**Note:** We're happy to freely distribute the source code for our
programs. Currently we use MATLAB (augmented, occasionally, with
compiled code from other languages such as FORTRAN). For additional
information or to request our source code, please send an email to software@mulab.physiol.upenn.edu.

In this section we will describe another crosscorrelation analytical tool, called the Joint Peristimulus Time Histogram, or JPSTH. We assume that you are familiar with the basic concepts of neural spike trains (as discussed in our Introduction and Background Material section) and crosscorrelation (discussed in the Crosscorrelation section).

The simple crosscorrelogram described above is "one-dimensional" -- it collapses the data across the duration of the stimulus and only reports correlations based on averages. In other words, a crosscorrelogram may tell you that there was a tendency for neuron B to fire about 4 ms after neuron A, but it doesn't indicate if this tendency was only near the beginning of the stimulus, or if it was stronger near the end of the stimulus, or whether the tendency was relatively constant throughout the time of the stimulus. So, if the correlation was changing over the course of the stimulus -- i.e., if it was "dynamic" -- this fact cannot be reported by the one-dimensional crosscorrelogram.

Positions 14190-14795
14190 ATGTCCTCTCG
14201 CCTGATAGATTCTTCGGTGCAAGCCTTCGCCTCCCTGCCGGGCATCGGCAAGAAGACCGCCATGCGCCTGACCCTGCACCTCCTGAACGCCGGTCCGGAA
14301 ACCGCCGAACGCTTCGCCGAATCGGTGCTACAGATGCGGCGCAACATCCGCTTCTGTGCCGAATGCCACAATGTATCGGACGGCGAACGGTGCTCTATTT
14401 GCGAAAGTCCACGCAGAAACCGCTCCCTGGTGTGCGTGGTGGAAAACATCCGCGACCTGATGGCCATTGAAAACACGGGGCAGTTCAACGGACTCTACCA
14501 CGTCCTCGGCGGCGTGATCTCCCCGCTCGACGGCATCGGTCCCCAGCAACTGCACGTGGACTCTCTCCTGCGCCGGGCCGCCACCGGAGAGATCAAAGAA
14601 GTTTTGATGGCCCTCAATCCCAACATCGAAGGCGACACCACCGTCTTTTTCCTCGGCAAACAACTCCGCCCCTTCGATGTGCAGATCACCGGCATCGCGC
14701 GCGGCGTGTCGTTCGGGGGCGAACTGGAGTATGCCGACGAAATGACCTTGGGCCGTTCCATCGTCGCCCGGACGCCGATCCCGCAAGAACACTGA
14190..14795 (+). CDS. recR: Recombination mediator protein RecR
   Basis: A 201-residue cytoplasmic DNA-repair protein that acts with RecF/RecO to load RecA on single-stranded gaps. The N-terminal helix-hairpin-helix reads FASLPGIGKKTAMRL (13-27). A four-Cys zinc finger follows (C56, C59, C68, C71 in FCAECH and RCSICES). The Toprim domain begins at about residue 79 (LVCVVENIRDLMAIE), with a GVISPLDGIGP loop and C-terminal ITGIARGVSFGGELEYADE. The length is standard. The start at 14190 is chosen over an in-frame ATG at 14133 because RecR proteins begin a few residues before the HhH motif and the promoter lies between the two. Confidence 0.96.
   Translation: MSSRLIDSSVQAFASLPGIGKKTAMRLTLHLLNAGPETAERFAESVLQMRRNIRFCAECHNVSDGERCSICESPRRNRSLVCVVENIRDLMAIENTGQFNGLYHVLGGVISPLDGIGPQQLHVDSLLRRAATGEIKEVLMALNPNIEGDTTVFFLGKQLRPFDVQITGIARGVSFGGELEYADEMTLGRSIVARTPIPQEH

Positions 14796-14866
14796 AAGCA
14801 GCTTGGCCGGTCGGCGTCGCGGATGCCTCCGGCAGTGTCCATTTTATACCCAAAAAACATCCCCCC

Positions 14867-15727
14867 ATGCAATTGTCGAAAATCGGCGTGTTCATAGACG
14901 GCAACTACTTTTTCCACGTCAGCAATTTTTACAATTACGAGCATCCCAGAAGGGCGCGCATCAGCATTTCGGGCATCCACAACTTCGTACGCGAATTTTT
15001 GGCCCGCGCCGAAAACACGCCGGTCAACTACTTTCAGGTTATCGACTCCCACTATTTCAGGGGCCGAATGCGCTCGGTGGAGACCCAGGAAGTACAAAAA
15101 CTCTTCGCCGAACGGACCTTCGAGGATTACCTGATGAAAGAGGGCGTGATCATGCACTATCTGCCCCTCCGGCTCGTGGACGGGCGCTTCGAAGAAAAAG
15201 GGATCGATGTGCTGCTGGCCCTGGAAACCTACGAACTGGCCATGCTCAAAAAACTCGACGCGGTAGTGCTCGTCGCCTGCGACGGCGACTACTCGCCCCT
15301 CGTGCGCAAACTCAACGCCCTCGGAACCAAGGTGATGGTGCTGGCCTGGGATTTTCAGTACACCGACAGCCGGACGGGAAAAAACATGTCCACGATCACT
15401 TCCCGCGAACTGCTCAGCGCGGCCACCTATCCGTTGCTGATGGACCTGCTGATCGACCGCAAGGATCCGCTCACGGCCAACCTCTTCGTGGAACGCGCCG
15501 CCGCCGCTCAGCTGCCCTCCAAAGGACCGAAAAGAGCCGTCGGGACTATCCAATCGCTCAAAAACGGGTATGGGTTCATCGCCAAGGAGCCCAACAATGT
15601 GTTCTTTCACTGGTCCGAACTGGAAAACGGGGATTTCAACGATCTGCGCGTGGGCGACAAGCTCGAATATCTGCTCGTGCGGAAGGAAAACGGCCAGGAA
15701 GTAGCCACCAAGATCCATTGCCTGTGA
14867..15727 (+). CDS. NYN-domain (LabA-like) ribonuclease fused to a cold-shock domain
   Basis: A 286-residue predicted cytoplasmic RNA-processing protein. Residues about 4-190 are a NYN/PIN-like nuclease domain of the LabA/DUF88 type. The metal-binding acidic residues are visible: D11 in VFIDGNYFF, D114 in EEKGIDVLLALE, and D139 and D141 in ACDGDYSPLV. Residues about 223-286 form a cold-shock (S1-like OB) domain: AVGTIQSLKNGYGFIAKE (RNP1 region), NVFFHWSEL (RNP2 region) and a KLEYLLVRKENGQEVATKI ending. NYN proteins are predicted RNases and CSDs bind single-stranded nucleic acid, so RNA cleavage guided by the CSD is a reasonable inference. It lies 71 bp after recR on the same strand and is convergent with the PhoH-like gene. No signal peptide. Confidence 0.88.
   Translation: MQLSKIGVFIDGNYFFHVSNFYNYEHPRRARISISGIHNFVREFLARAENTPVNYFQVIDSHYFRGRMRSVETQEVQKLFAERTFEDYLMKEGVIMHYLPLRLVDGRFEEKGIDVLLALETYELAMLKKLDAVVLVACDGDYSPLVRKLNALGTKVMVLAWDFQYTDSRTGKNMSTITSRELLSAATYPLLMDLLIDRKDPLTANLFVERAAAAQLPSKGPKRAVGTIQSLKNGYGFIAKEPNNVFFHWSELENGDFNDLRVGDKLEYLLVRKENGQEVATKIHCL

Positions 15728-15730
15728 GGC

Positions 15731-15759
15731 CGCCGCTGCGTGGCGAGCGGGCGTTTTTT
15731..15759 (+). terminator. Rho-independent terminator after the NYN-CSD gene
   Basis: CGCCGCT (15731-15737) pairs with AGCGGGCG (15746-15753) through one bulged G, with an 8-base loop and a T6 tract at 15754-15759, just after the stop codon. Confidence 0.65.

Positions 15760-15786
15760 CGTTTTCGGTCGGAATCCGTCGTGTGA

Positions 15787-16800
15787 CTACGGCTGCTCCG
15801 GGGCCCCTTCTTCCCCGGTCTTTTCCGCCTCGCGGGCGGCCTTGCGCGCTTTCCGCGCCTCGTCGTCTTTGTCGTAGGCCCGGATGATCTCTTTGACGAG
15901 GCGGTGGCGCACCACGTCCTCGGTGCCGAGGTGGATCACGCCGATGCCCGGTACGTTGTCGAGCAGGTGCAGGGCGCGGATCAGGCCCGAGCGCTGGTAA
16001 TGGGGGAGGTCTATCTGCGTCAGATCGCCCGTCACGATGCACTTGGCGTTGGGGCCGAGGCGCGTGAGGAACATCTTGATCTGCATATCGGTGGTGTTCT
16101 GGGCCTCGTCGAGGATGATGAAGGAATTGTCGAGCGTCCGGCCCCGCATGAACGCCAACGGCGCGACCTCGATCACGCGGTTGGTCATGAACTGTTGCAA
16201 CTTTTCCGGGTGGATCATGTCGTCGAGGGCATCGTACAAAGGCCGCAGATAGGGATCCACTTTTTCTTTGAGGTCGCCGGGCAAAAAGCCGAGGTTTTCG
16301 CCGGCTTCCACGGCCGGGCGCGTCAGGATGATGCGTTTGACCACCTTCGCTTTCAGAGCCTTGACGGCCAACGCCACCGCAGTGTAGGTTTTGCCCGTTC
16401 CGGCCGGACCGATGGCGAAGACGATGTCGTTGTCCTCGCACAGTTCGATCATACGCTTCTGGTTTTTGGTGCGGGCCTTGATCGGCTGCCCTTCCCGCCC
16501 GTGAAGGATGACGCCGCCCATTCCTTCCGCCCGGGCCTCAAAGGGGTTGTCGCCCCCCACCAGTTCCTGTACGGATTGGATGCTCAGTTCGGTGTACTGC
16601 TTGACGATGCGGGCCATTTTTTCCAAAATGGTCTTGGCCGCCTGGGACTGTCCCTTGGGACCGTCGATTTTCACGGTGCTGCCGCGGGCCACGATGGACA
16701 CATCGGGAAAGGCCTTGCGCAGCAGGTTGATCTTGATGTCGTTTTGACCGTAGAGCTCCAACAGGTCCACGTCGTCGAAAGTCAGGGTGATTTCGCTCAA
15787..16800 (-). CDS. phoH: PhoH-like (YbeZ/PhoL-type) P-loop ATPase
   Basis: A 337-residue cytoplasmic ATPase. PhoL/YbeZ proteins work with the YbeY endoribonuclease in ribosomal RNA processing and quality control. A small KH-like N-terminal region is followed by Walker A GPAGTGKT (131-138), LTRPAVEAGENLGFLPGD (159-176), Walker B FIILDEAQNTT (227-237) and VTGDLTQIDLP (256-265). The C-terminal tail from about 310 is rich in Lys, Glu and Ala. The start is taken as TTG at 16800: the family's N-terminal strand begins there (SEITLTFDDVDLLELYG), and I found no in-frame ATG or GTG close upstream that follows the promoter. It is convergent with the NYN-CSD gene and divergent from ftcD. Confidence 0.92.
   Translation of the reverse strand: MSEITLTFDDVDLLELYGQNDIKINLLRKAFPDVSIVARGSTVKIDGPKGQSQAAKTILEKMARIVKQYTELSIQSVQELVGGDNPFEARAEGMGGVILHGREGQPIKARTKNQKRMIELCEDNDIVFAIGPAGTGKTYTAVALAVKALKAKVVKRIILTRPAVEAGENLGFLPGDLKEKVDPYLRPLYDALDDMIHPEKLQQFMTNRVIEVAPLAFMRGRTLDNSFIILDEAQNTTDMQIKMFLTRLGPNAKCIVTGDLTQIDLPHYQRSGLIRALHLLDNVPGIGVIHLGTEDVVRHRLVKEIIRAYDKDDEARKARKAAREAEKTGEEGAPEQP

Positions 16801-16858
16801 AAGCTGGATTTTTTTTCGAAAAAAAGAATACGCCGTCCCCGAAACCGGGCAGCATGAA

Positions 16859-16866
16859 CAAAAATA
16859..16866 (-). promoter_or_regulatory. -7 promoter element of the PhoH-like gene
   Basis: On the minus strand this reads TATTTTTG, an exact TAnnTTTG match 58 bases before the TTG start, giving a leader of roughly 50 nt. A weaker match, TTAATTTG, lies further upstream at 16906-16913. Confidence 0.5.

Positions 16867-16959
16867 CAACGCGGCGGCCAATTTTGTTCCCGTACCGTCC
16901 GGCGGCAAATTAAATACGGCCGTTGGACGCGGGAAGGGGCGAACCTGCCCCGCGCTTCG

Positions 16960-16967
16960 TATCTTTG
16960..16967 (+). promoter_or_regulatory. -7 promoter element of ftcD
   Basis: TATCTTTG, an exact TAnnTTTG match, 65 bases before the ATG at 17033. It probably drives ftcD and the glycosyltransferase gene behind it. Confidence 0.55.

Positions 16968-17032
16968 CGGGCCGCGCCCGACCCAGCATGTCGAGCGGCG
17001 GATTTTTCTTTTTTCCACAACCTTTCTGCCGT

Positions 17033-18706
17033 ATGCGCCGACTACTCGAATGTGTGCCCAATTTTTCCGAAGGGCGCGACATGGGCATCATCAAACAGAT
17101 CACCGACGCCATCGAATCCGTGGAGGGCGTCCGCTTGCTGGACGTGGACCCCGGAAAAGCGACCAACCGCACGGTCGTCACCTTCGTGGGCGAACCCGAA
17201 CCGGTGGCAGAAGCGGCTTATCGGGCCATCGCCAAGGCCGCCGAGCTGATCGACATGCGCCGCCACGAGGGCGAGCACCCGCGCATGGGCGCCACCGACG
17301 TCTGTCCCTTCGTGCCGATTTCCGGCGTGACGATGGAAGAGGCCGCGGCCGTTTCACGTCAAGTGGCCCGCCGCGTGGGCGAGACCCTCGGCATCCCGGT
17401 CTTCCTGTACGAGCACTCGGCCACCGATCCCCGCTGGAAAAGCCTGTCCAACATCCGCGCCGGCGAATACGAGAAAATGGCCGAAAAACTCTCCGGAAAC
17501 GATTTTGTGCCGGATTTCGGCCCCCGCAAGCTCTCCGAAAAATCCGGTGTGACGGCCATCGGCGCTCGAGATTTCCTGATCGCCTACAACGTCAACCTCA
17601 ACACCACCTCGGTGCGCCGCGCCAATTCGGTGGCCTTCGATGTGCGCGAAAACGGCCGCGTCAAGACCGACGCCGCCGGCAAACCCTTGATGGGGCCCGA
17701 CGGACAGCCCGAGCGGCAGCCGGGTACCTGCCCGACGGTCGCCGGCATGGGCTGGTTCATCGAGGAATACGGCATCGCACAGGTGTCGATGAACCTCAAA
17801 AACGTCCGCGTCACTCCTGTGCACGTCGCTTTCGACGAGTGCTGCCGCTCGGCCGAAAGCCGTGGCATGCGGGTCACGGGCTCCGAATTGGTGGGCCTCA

The JPSTH is a way of investigating the dynamics of correlation, as well as providing a bit more sensitive means of detecting correlation. An example of a JPSTH is shown in Figure 11. A description of the features of the JPSTH follows. The most important feature, the matrix, is discussed first and is described in terms of its construction.

* Figure 11 *